Never forgotten


Panorama de St. Mihiel, 12 Septembre, 1918

Panorama de St. Mihiel, 12 Septembre, 1918

A World War I veteran whose remains were lost for nearly a century is to be buried at Arlington National Cemetery next Wednesday, a Marine official said.

First Sgt. George H. Humphrey died Sept. 15, 1918 during the Battle of Saint-Mihiel one of the first U.S. solo offenses during the war. Humphrey is believed to have served with 6th Marines, 2nd Infantry Division. Fellow Marines buried his body in an unmarked grave west of the French town of Rembercourt-sur-Mad, but post-war efforts to locate the gravesite were not successful, said Gunnery Sgt. William J. Dixon, the Corps’ funeral director.

Search efforts were renewed last year after French nationals, who were hunting war relics in the village located about 17 miles northeast of St. Mihiel, found artifacts that they believed to belong to an American soldier. The artifacts were reported to the French authorities, who then notified the Joint Prisoners of War, Missing in Action Accounting Command, or JPAC, Dixon said.

A JPAC team traveled to France Oct. 20-23 and excavated the burial grounds, he said.

Humphrey will be buried with full military honors June 23 at 3 p.m. The service is open to all service members, families and friends to attend, Dixon said.

“There is no greater honor to me than to direct this funeral in honor of such a fallen warrior who laid down his life in defense of the world,” Dixon said. “His remains were lost to time, but only for a moment to the Marines.”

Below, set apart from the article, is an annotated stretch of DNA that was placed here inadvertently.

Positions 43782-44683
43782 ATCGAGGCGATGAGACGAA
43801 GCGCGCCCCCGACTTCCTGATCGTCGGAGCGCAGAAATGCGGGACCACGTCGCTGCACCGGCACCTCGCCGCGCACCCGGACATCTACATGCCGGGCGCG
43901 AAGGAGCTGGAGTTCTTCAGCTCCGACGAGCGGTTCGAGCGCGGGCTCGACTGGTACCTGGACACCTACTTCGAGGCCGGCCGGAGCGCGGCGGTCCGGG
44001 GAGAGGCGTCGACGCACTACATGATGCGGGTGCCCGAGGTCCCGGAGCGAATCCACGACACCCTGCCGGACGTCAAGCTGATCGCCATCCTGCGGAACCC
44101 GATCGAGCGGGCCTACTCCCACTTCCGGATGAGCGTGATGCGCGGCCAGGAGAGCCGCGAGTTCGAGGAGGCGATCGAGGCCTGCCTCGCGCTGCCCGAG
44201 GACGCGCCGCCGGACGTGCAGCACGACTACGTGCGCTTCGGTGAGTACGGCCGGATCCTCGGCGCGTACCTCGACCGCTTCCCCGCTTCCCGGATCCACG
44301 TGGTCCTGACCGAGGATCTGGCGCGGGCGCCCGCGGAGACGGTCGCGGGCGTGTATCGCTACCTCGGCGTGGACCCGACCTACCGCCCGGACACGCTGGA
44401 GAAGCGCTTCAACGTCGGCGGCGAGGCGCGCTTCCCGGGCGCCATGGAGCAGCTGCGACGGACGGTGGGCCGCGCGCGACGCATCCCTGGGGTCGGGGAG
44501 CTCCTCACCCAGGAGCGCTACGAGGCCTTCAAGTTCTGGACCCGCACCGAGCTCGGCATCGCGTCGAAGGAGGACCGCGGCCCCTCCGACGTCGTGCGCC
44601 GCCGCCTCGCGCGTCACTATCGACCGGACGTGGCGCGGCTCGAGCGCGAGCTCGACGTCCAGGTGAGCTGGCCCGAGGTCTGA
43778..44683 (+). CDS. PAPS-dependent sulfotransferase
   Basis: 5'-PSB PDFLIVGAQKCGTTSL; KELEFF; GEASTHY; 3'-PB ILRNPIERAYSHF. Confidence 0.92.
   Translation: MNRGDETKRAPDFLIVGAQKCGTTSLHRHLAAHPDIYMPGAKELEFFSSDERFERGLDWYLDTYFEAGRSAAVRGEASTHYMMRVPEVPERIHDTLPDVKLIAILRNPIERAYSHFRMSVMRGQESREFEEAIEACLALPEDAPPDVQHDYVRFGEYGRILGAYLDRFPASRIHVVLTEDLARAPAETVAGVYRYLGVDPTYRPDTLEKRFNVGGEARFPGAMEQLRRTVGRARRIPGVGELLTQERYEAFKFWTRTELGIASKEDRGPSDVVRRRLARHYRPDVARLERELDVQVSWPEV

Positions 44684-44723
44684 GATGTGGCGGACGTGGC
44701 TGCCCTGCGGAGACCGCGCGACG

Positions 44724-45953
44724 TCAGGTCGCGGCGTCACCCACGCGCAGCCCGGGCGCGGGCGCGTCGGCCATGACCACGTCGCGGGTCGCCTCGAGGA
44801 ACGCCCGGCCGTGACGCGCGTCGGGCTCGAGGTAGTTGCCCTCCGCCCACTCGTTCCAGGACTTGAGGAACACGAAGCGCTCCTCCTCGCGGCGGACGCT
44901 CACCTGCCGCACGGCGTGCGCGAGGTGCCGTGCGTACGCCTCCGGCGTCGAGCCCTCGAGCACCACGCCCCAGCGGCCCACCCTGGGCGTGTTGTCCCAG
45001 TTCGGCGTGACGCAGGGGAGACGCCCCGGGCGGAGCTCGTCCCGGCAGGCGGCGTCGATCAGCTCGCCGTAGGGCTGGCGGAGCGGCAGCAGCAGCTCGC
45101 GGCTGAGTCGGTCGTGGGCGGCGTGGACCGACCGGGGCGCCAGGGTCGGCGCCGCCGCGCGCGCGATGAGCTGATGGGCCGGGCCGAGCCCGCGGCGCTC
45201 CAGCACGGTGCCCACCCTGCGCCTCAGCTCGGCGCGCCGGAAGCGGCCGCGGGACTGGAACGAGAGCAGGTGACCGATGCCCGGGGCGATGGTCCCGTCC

First Sgt. George H. Humphrey


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  1. Joe Pizzimenti on

    I was NOT in the Corp, I was in the Army. I served in Nam 65/66 and know what the loss of a comrad is. This fallen Marine who gave all 92 yrs ago is a comrad..his blood was shed for his Country,,He gave ALL. I salute the Marines and salute the memory of Sgt Humphrey.
    Those who never served do not know that we fight for the man next to us, not for ourselves..and fight for our Country.
    God Bless the memory of Sgt HUmphrey and as you guys say SEMPER FI
    God bless America

  2. Scott Cramer on

    I was a marine, as was my father and his father before him. My grandfather enlisted in 1917 and it is possible First Sgt. Humphrey and his paths crossed since the corp was smaller back then. First Sgt. Humphrey deserves our thanks and our praise because he and many like him are of a great generation when men of all the armed forces had only one objective and that was to protect our country and our way of life. They did so without reservation. Welcome home marine, Semper Fi.

  3. I also was not in the Corp but I served in the Army from 1969 to 1971. Once again the Marine Corp lives up to it’s motto of Semper Fidelis.Go Jarheads!!!

  4. Active Marine from !961 til 1965………….. Still a Marine today. No marine is ever left behind, Semper fi !

  5. My father and great great uncle were both Marines. My father was lucky enough to return home from Korea as a member of the Frozen Chosen. Like First Sgt. Humphrey, my great great uncle died on the battle field of St Mihiel in the fall of 1918. I have been blessed to be able to twice visit him at the cemetery there knowing that he was left and forgotten by his family for 82 years due to time and distance. I am grateful he is now at peace in the beautiful and serene setting that was at one time a human hellhole. I am also grateful First Sgt. George Humphrey is now able to have his recognized place of rest. Semper Fi.

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